So you've got this here roly poly 83 year old female shlepping an aching, used up body out of bed on a Sunday morning, wondering if the 3 Sunday football games on TV is enough reason to go on living...........mutter, mutter, grumble, mumble, shit, piss, fuck. Why should a person bother to go on?
But what can one do but ignore the broken hip (mostly healed), the gimpy knee (supposedly fixed by surgery....ha.......) the non working left eye, the arthritic spine and a few other disasters and stagger into the kitchen to check out the hummingbird feeder status. (yes, yes, of course it's me.....who else feeds hummingbirds before having juice or a sip of coffee even) Oy!
The little alcove outside my kitchen window has 5 feeders most of which are empty..........a whole passel, a veritable squadron of hummers (is a squadron bigger than a passel?) are doing their whirling dervish dance in the space between the feeders and the noise is amazingly like a jet plane. I already have 2 filled feeders on the sink waiting from pre-planning the night before so I fling open the atrium door and rush out,dripping sticky sugar water on naked toes, and hang them in the most preferred locations. Gathering the empties I reenter the atrium to find my worst nightmare is realized......there is a jet plane INSIDE the atrium, 19 or 20 feet up where the skylight is located above the spiral staircase to the guest suite. Sadly there is a gene all hummers carry which tells them that when the sky solidifies above them they must just flap those wings harder and faster till one of 2 things happen:
1. the sky unsolidifies
2. the hummer runs out of gas and faints
I need not tell you that I have never observed the first possible result, while I have often witnessed the second one. Consequently, several years ago I purchased a sturdy 6 foot long handled fishing net (suitable for scooping huge fish out of the water into the boat) and keep it handy for possible humming bird invasions.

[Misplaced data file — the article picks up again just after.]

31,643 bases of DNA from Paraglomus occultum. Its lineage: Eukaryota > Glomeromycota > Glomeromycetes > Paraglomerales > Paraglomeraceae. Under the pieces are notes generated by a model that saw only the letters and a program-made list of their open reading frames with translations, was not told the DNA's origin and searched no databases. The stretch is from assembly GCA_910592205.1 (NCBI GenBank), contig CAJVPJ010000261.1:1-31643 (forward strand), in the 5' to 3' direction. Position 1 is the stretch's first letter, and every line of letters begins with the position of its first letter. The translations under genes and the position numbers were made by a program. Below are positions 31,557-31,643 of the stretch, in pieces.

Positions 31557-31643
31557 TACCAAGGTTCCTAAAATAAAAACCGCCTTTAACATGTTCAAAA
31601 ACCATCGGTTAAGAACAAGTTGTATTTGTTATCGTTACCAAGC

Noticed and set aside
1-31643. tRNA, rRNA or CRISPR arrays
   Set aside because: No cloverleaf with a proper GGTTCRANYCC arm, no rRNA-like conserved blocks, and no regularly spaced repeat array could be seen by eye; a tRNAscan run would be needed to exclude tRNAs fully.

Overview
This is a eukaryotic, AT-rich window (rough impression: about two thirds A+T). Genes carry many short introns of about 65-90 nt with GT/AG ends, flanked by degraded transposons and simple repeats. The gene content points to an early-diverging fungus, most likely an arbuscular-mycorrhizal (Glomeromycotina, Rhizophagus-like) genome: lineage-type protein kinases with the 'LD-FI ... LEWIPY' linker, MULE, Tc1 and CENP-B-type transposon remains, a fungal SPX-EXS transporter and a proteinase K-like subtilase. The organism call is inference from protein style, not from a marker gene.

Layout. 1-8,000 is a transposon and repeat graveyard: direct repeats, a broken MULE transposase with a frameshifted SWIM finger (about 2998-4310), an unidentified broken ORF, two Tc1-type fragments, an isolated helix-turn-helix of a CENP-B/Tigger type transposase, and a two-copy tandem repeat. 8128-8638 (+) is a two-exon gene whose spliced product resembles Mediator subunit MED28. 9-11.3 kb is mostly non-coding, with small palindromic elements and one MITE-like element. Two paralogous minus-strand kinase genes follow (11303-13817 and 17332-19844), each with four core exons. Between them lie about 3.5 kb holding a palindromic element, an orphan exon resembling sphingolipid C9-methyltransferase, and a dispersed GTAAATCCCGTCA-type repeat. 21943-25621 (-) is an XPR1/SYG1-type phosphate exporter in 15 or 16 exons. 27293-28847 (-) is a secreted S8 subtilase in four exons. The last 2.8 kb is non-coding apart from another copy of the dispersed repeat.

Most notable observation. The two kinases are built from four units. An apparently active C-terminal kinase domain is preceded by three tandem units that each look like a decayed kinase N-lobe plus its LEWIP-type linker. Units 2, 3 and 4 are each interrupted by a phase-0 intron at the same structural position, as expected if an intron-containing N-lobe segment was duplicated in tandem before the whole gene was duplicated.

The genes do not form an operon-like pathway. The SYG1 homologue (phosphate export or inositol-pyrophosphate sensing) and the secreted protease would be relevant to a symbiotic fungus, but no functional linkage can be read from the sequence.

Only trouble being that usually they invade the sun room where the skylight is only 8 feet above the floor and quite reachable with the net......what I have here is a near impossible situation...........sigh.
So I retrieve the net from the sun room and grab a stepstool along the way and drag my aching bones up the spiral staircase to the tippy top landing and find I cannot quite reach the top of the skylight without climbing up on the step stool. Carefully checking to be sure I have my "Mobile Alert" pendant firmly around my neck, I climb up one step and there I totter, sweeping back and forth with the net in the skylight trying to net the bird while the creature, undoubtedly more adept than myself, manages to avoid every swipe, still flapping frantically and waiting for the sky to unsolidify. Finally, after about 3 or 4 minutes of this I decide that if there is one thing in the world I don't want it is another broken something from a fall off of a stepstool and the top of a spiral staircase. My one remaining active braincell flickers and I descend to a solid stance on the top step just at the same moment that Mr. or Ms. Hummer faints. Tenks gott.
To take you out of your misery I'll make a long silly story shorter and report that, after a frantic search, I found my victim lying on the window sill halfway up the stair, gently enclosed the precious creature in my hand, carried it outside and shoved the open beak into the feeding hole of the nearest feeder and just waited, praying that I would not have to resort to the drop of brandy I administered in an earlier rescue. In a few seconds I felt the wings gave a few tremors and I opened my hand to see the victim dash off into the sky which, fortunately, did NOT solidify over him.
At this point I was the one who needed the brandy...... (Damn I wish I could still drink the stuff).......and as I sank limply into my recliner I realized that I had just managed to save a hummer AND live through a brand new adventure.............maybe it is too soon to cash in my chips after all. Guess I'll stick around and see what happens to morrow.
The New Yorker covers: March 17, 1934
7 hours ago